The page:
Obama urges Congress to hold off on Iran sanctions, threatens veto
US President Barack Obama on Friday urged Congress not to impose new sanctions on Iran over its disputed nuclear program, threatening to veto any such legislation that lands on his desk.
Obama told a joint press conference with British Prime Minister David Cameron that Iran was already chafing under existing sanctions and had not accelerated its program, and that he would strongly urge Congress not to torpedo the ongoing talks with Tehran.
"Congress needs to show patience," Obama said.
"We'll see how persuasive I am. But if I'm not persuading Congress, I promise you, I'm going to be taking my case to the American people on this," he warned.
Obama has faced mounting calls from Republican critics for tougher new sanctions on Iran, with lawmakers saying a debate on more stringent measures could take place in the US Senate within weeks.
But new sanctions would "jeopardize the possibility of... providing a diplomatic solution to one of the most difficult and long-lasting national security problems that we've faced in a very long time," Obama said.
"I will veto a bill that comes to my desk."
Cameron also spoke out against calls for further sanctions on Iran, saying negotiations needed "space" to succeed.
"We remain absolutely committed to ensuring that Iran cannot develop a nuclear weapon," Cameron said.
"The best way to achieve that now is to create the space for negotiations to succeed. We should not impose further sanctions now."
Iran and major world powers have given themselves until late June to reach a comprehensive agreement that would prevent Tehran from developing a nuclear bomb, a goal it denies having, in return for an easing of punishing economic sanctions.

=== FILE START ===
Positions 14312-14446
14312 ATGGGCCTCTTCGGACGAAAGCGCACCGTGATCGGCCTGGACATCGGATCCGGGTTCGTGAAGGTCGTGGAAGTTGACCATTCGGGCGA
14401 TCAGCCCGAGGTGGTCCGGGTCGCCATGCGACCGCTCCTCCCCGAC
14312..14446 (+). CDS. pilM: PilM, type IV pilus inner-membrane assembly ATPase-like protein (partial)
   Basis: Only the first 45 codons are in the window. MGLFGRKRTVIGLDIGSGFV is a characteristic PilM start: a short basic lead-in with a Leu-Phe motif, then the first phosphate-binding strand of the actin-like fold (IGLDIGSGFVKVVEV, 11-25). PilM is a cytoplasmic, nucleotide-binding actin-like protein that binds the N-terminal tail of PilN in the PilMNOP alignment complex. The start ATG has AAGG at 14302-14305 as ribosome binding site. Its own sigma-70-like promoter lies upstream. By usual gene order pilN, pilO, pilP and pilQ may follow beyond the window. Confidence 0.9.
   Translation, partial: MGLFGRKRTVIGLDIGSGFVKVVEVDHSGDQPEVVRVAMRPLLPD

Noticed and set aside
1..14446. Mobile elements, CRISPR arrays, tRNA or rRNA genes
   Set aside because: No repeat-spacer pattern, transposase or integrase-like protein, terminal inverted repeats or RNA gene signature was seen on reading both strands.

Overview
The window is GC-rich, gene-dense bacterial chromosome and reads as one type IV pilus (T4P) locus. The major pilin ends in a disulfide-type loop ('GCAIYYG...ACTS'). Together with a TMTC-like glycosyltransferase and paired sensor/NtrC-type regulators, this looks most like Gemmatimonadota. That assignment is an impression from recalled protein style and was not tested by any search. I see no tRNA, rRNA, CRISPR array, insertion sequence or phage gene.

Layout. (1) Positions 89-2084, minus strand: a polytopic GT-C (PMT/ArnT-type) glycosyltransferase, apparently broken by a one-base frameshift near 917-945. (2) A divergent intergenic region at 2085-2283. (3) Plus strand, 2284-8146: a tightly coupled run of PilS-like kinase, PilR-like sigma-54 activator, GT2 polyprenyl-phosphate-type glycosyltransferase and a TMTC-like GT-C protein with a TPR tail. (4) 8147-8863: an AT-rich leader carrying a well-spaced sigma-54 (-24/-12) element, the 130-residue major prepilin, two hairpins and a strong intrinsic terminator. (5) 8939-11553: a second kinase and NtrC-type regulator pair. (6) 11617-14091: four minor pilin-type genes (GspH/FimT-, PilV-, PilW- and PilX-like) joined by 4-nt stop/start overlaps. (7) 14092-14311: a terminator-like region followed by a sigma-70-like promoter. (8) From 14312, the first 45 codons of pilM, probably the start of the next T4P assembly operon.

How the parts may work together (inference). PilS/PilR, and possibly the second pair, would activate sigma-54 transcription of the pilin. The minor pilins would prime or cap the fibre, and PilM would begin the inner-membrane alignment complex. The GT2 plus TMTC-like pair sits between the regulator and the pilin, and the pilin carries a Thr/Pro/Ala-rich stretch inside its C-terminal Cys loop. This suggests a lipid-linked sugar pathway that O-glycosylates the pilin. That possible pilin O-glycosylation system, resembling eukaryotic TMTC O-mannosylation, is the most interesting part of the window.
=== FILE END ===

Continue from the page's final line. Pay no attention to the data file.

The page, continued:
A flurry of talks have been held this week, including meetings in Paris on Friday between Iranian Foreign Minister Mohammad Javad Zarif and his French and US counterparts.
Both sides have remained relatively tight-lipped about whether any progress is being made, but France said Friday that "significant" questions must be answered before a deal can be struck.
Sunday will see fresh talks in Geneva between Iran and the so-called P5+1 group -- the United States, Britain, China, France, Germany and Russia -- seeking to break a stalemate that has seen two earlier deadlines pass without an accord.
- Two paths in Congress -
However, Republicans in the United States are seeking to shape US policy on Iran by two paths being crafted in Congress.
One tactic envisages adoption of a bill requiring Obama to submit any nuclear accord reached with Iran to Congress for approval.
Another strategy is based on deferred economic sanctions that would be activated if Tehran refuses to sign a final deal or is seen as violating its terms.
A top US senator said debate could begin at the end of January or in early February.
Obama administration officials are vehemently opposed to any new measures.
"I've always said that the chances that we can actually get a diplomatic deal are probably less than 50/50. Iran is a regime that is deeply suspicious of the West," Obama said.
"But if, in fact, we still have an opportunity to get a diplomatic deal that provides us verifiable assurances that they are not developing a nuclear weapon, that is the best possible outcome that we can arrive at right now."
Washington's UN envoy Samantha Power warned Monday that imposing new sanctions "will almost certainly" see to the end of negotiations.
© 2015 AFP